Applying Trauma-Informed Principles to a Social Work Practice
Trauma is a common, risky, and costly health problem. It can be caused by loss, abuse, violence, or neglect among other emotionally hurtful experiences. Trauma can affect anyone regardless of gender, race, age, status, or ethnicity. This is why it has become important to effectively address the problem through a trauma-informed approach. Failure to effectively address trauma increases the risk of substance use and mental disorders as well as chronic physical illnesses. It is thus important that organizations provide proper support and intervention, specifically trauma-informed care, to help clients overcome traumatic experiences. This paper evaluates the implementation of domains and principles of trauma-informed care at Chadwick Center for Children and Families, provides ideas to the proper implementation of the principles, and addresses the barriers to creating trauma-informed care in the organization.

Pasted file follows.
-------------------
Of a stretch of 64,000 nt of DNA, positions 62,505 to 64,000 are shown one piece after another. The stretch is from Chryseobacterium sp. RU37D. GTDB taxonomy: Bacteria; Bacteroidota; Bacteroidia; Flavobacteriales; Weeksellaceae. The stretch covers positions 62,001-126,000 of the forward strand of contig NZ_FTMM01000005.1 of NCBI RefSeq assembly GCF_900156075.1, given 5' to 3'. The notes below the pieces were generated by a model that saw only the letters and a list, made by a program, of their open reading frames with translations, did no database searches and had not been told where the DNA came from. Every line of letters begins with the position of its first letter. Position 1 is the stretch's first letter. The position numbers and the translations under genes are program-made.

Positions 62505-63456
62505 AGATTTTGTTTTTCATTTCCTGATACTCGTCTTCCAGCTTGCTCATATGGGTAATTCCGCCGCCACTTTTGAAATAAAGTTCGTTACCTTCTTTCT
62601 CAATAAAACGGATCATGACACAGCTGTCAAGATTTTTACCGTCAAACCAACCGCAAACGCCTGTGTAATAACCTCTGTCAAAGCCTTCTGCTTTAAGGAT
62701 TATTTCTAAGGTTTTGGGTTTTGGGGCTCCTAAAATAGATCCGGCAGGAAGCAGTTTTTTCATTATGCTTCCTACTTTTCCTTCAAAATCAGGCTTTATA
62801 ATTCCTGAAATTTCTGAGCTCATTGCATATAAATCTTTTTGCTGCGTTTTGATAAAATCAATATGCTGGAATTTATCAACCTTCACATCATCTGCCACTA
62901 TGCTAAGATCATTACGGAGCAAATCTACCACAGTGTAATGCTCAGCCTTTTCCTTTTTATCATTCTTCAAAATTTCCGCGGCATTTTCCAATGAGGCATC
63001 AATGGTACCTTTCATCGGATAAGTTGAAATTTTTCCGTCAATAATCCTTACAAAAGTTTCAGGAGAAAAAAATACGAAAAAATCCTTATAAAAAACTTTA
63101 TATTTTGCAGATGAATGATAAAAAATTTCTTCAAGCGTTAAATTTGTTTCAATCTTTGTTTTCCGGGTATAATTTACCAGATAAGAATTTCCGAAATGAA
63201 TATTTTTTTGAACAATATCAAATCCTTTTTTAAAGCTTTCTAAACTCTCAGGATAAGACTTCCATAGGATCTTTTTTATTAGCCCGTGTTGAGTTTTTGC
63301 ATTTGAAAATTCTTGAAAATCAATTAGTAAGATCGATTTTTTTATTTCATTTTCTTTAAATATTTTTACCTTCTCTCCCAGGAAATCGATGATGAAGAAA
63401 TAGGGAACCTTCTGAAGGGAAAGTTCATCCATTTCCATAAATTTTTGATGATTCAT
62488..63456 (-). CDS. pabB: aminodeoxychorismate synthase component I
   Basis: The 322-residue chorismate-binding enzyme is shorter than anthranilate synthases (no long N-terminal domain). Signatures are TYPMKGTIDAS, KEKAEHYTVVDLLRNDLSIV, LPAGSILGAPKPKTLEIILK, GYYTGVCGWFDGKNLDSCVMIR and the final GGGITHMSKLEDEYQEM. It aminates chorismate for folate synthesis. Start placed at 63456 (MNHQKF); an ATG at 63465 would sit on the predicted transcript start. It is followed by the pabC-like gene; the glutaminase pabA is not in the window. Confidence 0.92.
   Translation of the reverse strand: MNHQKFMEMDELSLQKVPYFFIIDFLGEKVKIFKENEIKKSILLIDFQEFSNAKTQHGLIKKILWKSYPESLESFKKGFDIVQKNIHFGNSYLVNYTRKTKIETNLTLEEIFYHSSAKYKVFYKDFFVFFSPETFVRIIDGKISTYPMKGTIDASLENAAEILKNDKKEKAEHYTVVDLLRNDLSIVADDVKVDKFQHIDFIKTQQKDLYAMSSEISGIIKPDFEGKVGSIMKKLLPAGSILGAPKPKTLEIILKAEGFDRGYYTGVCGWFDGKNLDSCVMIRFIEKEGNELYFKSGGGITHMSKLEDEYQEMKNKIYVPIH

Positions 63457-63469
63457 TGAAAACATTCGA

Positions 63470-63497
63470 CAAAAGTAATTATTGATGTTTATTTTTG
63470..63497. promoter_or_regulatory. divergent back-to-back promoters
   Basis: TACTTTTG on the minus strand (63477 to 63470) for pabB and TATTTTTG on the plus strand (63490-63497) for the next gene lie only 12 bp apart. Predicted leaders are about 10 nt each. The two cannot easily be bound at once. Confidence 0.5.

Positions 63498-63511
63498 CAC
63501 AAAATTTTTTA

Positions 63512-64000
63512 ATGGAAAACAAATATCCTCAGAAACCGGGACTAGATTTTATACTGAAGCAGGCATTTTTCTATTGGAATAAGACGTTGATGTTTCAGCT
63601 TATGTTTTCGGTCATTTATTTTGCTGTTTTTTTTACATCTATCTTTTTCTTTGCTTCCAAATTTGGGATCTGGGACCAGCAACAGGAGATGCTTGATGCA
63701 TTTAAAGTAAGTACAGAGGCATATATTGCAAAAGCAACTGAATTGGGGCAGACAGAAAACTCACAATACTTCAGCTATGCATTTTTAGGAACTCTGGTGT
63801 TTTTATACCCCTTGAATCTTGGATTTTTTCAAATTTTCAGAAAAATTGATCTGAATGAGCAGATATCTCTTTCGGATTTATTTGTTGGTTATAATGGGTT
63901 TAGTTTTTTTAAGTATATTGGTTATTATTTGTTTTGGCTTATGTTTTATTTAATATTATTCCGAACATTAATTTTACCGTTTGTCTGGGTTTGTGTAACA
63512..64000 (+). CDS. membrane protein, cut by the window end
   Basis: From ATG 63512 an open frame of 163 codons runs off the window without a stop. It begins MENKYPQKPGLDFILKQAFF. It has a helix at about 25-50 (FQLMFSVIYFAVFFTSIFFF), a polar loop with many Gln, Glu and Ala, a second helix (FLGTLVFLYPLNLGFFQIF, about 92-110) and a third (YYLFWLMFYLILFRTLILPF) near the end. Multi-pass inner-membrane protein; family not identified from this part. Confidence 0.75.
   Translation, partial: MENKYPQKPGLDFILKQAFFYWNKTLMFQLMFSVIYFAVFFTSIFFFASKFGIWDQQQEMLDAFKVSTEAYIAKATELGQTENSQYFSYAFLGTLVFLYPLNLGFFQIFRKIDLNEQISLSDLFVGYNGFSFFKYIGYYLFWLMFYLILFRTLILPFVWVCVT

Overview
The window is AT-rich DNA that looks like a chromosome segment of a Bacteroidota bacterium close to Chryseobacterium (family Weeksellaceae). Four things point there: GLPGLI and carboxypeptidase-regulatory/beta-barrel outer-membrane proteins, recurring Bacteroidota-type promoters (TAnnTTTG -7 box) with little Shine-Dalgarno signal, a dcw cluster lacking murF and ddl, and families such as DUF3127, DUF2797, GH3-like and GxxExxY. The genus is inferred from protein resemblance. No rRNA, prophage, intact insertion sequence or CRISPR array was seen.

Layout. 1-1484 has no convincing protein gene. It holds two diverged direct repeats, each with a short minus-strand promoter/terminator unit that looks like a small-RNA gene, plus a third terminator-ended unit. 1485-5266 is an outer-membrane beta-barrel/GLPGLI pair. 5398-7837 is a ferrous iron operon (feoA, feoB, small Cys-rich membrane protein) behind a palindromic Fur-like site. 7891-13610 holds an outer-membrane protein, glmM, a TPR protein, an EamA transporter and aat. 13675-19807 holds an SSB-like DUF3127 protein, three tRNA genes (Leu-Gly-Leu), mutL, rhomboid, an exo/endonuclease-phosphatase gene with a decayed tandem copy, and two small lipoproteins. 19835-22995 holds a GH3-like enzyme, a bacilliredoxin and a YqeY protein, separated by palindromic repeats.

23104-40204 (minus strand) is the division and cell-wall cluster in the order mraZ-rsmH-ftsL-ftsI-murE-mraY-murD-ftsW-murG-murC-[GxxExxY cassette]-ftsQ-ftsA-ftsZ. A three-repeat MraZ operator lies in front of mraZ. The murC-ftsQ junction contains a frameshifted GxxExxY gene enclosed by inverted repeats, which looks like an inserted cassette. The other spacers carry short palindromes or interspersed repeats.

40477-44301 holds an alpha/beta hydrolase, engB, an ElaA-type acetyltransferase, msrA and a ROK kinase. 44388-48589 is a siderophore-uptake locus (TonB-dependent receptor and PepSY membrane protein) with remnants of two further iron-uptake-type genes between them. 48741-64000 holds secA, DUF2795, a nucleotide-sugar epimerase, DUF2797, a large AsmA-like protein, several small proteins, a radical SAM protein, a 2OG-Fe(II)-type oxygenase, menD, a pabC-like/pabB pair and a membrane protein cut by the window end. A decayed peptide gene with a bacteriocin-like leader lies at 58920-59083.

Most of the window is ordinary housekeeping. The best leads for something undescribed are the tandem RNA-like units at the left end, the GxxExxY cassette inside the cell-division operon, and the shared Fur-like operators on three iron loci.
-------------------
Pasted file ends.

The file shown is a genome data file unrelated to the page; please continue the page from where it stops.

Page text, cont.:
Chadwick Center for Children and Families
Chadwick Center for Children and Families is a private non-profit agency that focuses on child advocacy. Its purpose is to create a coordinated and better community response to neglect and abuse of children. Its vision is to create a world that is safe for children and families. A world that is free from neglect and abuse. The organization seeks to promote the wellbeing and health of children who are abused and traumatised. By focusing on family violence and child maltreatment, the organization seeks to protect every child and strengthen each family through a family-centred approach.